Q&A with Andrew Chapman a.k.a JoJo - blend of many genres from R&B, Rock ’n Roll, to C&W and Blues

"More broad organic & pure music."

Andrew Chapman aka JoJo:

It's About (Real Good Music) Time!

It was in the late 1960s at a small Houston nightclub named the Act III that Andrew Chapman first met Tony Braunagel. Chapman was watching his friend Johnny Winter and his brother Edgar perform, with Tony’s friend and neighbor Willie Ornelas on drums. Braunagel had a band called Buttermilk Bottom, and Chapman came onboard to manage them and helped them release a single through Polydor Records in 1970. Chapman and bassist Terry Wilson formed a band known as The Bloontz All Stars which Braunagel later joined. Ron Johnsen, engineer and executive director for Electric Lady Studios, auditioned and signed the group in 1972. After a stint as the male lead in the Houston run of a play by Broadway's C.C. Courtney called "Ripped and Wrinkled," Chapman recorded an album with Bloontz at Electric Lady in 1972-73. Eventually, he and other members of the group signed on to tour with Houston's Johnny Nash (hot on the heels of Nash's massive hit “I Can See Clearly Now”), playing legendary venues such as the Bitter End in New York and the Civic Auditorium in Santa Monica.

Andrew Chapman aka JoJo, ultimately tired of the industry -- "I loved the music, but the business turned me off," he says -- and began a successful corporate life in hotels and investment banking. But he continued to hit the studio with his friends periodically. A couple of years ago, he decided he wasn't finished with music, so he reached out to his former Bloontz All Stars bandmate Terry Wilson, who had become a respected producer and engineer. His debut album “Well, It's About Time!” (Release Date: August 18, 2017) recording in Los Angeles, London, Houston, Nashville, and Mobile, Alabama, Chapman and his fellow musicians sent tracks to their keyboardist friend John “Rabbit” Bundrick (The Who, 1979-2012) for his contributions, and had Braunagel jump into L.A.'s Ultrasound Studios to add drums. "The trust level between us was amazing," Chapman says. "This record greatly exceeded my expectations."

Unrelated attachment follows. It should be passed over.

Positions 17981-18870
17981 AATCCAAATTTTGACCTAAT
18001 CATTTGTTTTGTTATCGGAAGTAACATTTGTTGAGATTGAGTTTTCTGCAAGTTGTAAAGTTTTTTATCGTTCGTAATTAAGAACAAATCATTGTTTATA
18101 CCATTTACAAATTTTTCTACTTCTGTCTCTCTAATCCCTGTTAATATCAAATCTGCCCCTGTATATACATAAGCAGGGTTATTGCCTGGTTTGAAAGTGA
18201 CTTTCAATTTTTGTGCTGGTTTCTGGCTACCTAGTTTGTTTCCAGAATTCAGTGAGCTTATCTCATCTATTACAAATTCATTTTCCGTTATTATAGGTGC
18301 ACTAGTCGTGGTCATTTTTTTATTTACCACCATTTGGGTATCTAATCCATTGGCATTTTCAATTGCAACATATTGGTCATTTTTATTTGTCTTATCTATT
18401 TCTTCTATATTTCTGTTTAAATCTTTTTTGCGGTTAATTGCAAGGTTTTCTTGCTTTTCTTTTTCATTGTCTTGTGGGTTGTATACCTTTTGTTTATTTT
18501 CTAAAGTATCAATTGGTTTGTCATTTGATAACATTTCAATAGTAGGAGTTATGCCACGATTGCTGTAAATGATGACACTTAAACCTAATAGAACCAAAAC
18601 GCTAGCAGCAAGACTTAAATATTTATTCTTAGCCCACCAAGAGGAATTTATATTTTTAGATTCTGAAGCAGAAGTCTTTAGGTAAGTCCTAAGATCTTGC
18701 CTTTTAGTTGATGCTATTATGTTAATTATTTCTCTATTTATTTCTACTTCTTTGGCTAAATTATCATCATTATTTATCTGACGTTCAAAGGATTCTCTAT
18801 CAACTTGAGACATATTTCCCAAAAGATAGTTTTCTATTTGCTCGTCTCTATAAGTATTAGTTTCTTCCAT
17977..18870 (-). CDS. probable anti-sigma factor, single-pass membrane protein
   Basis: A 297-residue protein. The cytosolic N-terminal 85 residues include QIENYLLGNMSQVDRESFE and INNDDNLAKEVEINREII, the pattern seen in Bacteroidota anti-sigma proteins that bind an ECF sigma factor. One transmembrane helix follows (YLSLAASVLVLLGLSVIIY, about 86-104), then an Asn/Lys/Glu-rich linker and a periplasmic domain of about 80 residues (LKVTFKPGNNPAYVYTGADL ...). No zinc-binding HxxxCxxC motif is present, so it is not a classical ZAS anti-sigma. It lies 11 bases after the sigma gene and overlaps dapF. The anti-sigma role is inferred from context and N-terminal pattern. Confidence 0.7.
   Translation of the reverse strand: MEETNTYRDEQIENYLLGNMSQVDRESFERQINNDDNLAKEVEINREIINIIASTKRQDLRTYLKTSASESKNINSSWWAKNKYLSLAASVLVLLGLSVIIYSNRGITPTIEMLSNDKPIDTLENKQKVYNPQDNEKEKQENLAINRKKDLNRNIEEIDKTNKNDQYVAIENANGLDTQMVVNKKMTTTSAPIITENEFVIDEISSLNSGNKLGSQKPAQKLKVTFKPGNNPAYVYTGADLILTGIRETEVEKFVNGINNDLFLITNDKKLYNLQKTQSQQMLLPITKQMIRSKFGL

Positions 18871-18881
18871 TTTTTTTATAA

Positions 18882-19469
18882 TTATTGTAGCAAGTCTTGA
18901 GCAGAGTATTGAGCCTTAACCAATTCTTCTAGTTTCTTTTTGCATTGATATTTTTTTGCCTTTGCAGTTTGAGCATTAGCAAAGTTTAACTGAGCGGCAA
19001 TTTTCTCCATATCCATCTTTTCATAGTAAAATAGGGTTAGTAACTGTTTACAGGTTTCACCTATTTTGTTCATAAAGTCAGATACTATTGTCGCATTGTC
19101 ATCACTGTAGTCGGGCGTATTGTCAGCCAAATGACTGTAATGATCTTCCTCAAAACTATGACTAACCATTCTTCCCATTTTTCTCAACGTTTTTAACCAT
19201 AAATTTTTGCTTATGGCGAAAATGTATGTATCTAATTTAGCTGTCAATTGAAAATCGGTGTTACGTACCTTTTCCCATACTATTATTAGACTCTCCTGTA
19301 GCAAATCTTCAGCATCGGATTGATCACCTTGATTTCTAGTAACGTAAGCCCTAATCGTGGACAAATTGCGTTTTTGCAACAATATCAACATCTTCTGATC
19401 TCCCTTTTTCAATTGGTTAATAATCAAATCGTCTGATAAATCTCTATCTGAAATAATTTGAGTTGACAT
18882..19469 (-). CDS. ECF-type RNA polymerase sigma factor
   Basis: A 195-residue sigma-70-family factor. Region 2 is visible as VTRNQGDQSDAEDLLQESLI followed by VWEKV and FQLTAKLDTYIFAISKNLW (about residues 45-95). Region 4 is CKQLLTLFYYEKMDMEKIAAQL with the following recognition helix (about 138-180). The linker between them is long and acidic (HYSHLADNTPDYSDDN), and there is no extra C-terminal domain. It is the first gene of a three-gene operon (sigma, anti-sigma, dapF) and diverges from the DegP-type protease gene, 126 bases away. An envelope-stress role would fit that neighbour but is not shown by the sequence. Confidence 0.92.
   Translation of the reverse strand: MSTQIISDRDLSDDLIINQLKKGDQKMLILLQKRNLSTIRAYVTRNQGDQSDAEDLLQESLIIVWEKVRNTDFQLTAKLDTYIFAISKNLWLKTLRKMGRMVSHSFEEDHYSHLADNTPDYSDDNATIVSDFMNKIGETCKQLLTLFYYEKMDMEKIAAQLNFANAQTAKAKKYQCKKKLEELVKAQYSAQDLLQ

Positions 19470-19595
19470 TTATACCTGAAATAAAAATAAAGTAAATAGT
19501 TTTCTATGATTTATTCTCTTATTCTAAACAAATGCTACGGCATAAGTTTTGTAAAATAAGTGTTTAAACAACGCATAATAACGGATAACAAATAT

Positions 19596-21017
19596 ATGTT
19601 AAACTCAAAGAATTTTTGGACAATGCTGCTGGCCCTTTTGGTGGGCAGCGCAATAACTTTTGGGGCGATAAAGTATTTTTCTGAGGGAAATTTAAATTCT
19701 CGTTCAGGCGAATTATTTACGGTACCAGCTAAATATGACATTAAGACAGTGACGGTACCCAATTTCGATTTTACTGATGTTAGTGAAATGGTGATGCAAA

Interview by Michael Limnios         Photos by Michael Hart

What do you learn about yourself from the music industry and what does the blues mean to you?

I learned many years ago that the “business” in the music business is not the friend of the musical artists, songwriters and singers. The Blues & R&B were the first music that I was really exposed to…so, those genres have been the foundation of my musical experiences since I was about 10 years old.

How do you describe Andrew Chapman a.k.a JoJo sound and songbook? What characterize[s] your music philosophy?

The JoJo sound & songbook is a blend of many genres. Being from Houston, TX, my music listening & exposure growing up was a little bit of R&B, Rock ’n Roll, Country & Western, Latino, the British Invasion & Blues, all kind of mixed together. I believe that music should be as organic as possible - nuanced – yet with contrast between the songs on a CD/Album project.